1994-1999 Treatment Episode Data Set(TEDS)
Highlights | Description of TEDS | Trends in Admissions  | Characteristics of Admissions | State Data
Topics of Special Interest
 | Appendices

Title Page

Table of Contents

List of Tables

List of Figures

4. State Data: 1994-1999

TEDS aggregates data collected through the disparate data collection systems of the Single State Agencies (SSAs) for substance abuse treatment. States have cooperated with the Federal government in the data collection process, and substantial progress has been made toward developing a standardized data set. However, because each State system is unique and each State has unique powers and mandates, significant differences exist among States. These differences are compounded by evolving health care payment systems.

State-to-State comparisons must be made with extreme caution. Table 4.1 presents key characteristics of State data collection systems for 1999. However, these characteristics can change as State substance abuse treatment systems change, and thus may be responsible for some year-to-year variation within States. Sources of apparent variation in State-to-State substance abuse patterns include:
  • Completeness of reporting. Completeness of reporting at the cut-off date for preparation of this report varied from State to State. Future submissions of 1999 data are unlikely to affect the percentage distributions that are the basis of this report but may affect State-level counts and rates of admission. In addition, States review and improve their data collection and processing. Occasionally, States send revised data for earlier years to TEDS.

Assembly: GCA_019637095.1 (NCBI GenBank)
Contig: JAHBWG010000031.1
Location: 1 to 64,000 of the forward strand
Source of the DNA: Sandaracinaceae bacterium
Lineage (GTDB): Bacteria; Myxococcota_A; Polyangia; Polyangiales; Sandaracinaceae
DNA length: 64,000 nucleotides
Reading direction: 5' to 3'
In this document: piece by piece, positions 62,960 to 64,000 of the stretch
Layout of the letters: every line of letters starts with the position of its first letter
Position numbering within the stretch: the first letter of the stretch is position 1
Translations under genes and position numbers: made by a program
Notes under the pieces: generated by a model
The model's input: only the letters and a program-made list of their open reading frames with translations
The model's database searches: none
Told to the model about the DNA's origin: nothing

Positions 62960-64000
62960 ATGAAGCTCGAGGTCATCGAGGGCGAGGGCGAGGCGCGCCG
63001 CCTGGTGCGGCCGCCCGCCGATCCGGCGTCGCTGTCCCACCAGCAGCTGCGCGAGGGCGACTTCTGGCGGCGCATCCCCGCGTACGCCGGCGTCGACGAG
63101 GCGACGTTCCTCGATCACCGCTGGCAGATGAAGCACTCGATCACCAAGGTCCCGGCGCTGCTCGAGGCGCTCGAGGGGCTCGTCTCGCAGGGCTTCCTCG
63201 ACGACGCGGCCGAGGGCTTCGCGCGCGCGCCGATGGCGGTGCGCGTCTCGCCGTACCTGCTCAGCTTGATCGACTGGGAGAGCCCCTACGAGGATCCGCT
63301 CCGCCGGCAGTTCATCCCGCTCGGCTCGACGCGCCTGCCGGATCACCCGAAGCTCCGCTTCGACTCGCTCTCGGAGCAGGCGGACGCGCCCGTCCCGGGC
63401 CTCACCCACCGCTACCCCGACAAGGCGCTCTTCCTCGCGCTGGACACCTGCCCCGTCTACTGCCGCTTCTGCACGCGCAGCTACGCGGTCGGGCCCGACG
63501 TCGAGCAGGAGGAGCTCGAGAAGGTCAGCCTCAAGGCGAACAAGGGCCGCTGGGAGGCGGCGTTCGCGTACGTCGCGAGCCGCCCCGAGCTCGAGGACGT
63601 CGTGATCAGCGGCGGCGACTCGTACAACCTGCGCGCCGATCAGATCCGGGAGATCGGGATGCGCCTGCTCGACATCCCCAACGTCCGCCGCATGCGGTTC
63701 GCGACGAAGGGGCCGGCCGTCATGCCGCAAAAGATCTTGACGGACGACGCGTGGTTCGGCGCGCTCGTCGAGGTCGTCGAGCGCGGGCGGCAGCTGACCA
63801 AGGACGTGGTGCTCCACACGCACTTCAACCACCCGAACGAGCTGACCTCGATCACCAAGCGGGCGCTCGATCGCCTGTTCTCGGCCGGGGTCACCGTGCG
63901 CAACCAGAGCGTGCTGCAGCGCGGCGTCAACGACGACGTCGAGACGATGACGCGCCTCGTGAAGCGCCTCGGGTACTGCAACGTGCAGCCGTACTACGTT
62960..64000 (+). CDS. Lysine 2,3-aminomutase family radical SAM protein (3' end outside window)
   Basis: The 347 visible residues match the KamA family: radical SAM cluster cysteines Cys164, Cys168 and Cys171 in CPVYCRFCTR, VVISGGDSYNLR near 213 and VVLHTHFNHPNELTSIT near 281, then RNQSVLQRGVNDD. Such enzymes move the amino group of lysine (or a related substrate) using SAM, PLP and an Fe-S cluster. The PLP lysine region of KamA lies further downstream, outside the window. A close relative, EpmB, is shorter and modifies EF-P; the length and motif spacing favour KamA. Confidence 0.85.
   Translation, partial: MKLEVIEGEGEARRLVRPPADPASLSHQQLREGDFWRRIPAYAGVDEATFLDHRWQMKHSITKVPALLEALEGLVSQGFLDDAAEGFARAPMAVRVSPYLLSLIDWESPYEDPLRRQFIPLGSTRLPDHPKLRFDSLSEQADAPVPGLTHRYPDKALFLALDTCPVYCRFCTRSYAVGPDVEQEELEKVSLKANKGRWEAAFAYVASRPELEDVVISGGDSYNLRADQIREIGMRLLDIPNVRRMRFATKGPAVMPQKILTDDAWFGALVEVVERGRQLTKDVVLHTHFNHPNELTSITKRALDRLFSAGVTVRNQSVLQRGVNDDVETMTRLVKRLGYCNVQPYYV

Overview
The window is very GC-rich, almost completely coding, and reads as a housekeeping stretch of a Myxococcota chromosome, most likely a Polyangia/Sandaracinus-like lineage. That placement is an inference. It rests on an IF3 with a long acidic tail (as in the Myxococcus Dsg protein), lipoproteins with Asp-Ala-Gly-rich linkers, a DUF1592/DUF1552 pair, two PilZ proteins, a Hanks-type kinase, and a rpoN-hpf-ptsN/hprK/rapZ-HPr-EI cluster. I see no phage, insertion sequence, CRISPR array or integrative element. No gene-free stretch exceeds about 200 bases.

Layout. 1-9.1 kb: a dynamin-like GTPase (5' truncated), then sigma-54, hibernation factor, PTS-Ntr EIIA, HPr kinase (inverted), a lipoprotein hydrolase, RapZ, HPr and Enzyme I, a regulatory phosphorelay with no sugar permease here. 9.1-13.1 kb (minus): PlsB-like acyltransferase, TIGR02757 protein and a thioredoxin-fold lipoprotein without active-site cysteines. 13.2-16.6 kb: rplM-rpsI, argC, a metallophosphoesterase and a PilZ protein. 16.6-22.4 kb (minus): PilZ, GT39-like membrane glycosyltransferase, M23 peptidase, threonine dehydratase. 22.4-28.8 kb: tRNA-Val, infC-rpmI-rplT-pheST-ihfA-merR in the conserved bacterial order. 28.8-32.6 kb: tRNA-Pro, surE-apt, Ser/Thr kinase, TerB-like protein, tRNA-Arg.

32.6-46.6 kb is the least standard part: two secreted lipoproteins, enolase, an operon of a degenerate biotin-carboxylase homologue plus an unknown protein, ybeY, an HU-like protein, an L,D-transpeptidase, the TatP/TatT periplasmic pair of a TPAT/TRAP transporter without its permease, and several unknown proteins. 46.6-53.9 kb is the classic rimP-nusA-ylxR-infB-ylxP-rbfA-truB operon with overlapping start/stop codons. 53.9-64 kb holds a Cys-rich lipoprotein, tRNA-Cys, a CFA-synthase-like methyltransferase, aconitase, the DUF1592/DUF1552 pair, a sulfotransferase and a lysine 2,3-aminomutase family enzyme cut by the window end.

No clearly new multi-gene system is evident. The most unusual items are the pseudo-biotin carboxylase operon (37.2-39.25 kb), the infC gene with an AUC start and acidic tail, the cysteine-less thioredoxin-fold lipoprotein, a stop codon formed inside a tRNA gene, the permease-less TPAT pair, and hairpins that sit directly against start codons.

Figure 26 shows individual State admissions reporting patterns by month.

  • Facilities included. Most States require facilities that receive State/public funding to report data to the State. “State/public funding” generally refers to funding distributed by the SSA, but may also include funding distributed through another public agency. Some States require that additional categories (e.g., private facilities, methadone clinics, etc.) also report. In some States, other categories of facilities report voluntarily. See Table 4.1 for additional details.

  • Clients included. Most States report data on all clients in a facility that is required to report to the State. However, some States report only those clients whose treatment is paid for with State/public funds. See Table 4.1 for additional details.

  • Admissions and transfers. Great variation is seen in the States’ ability to identify and report client admissions and transfers. The goal for the TEDS system is to identify treatment episodes. Thus a change in service type or a change in provider, without an interruption in treatment, would ideally be categorized as a transfer. This requires, however, that clients be assigned unique IDs that can be linked across providers; not all States are legally and/or technologically able to do this. About half of all States can identify transfers that occur when a client changes service type within the structure of a given provider. However, far fewer can identify a transfer that occurs when a client changes providers. Several States do not track transfers themselves, but report as transfers those clients who are discharged and readmitted within a specified time period (which may vary from State to State). See Table 4.1 for additional details. Annual counts of admissions, transfers, and codependents are shown in Table 4.2.

Highlights|Description of TEDS|Trends in Admissions |Characteristics of Admissions|State Data
Topics of Special Interest